At 64, I am a man receiving $1,650 per month in dividends from my RRSP through mutual funds worth $115,000. I am very pleased and I am only withdrawing the monthly dividend at this time.
So I have seven years to draw down before converting it to an RRIF.
I was thinking of taking out some of this - say $115,000 divided by seven years, therefore $16,420 per year - and then pay the taxes and then reinvest this money back into the same mutual fund in a non-registered account to enjoy the growth again.
What taxes will I have to pay on this money now as it grows? Thank you, Paul
(Note: Paul later wrote in to clarify that his holding was a global monthly income mutual fund, not an ETF, from a major Canadian bank. These funds often pay out return of capital, which results in very high yields even when the underlying securities don't perform particularly well. Distributions on some of these funds are also being cut in the near future. For more on these funds, see here and here.)
The taxes on the funds once you have withdrawn them depend on the type of investments you purchase with those funds. If they pay a dividend from a Canadian company, you will get a dividend tax credit that reduces the tax payable on the dividend, based on your income.
Similarly, this applies to capital gains. For interest you will pay your tax rate on 100 per cent of the interest income.
You should also consider transferring as much as you can to a TFSA. If you haven’t contributed in the past, you can now deposit $25,500.
Note that you could withdraw "in kind" or in the form of your current investments and have them transferred to a non-registered account. You would have to have available cash to cover the de-registration withholding tax. This could save you the transaction costs of selling and re-buying the same investment.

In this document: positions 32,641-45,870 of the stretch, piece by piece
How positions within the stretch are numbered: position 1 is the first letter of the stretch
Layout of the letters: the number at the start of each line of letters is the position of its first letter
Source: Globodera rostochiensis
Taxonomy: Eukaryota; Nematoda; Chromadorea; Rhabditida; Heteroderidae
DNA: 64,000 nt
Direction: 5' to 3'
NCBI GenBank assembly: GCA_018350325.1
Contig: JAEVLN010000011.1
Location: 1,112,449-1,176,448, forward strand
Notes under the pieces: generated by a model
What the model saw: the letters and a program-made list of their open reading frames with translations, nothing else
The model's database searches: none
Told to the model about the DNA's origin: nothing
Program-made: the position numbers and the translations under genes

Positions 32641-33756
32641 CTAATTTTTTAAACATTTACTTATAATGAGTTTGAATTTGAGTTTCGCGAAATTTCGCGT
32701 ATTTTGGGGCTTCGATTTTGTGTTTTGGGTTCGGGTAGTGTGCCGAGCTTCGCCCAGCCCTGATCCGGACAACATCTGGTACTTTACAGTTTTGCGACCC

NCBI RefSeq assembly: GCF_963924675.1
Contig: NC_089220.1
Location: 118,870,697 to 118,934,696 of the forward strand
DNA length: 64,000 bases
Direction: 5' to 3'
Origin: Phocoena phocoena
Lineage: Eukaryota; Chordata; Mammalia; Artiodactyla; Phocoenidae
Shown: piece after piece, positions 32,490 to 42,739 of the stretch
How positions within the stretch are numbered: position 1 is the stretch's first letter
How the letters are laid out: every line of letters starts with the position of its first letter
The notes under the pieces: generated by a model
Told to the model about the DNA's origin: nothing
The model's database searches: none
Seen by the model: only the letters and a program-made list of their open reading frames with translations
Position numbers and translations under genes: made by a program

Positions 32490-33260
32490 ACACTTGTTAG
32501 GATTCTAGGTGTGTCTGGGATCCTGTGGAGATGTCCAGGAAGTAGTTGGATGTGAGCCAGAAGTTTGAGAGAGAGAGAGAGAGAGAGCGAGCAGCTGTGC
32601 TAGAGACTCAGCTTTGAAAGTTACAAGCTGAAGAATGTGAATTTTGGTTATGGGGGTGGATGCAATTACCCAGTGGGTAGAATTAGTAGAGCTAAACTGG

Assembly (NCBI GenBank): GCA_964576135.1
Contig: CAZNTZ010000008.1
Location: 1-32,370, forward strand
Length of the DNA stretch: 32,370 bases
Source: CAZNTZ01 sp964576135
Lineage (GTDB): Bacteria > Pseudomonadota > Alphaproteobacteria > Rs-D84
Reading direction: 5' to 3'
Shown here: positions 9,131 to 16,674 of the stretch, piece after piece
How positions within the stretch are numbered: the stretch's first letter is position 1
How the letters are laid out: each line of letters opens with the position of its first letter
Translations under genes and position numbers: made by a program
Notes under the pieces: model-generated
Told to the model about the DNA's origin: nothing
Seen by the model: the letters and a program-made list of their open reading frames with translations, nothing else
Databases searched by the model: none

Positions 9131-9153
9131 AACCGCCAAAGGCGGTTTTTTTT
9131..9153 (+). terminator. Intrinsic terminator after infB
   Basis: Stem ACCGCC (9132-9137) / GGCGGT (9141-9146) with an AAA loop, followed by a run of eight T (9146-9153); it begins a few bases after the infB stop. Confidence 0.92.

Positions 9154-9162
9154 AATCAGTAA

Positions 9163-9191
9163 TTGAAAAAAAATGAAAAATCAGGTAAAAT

There is the school of thought that you are tax-sheltering equity growth within a RIF and in the long run the tax sheltering could yield a better result. It is dependent on a number of factors such as when you pass away, will the assets pass on to a spouse or become de-registered. The major difference between the RSP and a RIF is the mandatory amount that you would have to withdraw each year. This can put you into a higher tax bracket, (mind you, you are only taxed at the higher rate for each dollar above the last one) and could cause a claw back of OAS. It all depends on the total of assets in the RIF.
I hope this helps.
Nancy Woods is an associate portfolio manager and investment adviser with RBC Dominion Securities Inc. You can send your questions to firstname.lastname@example.org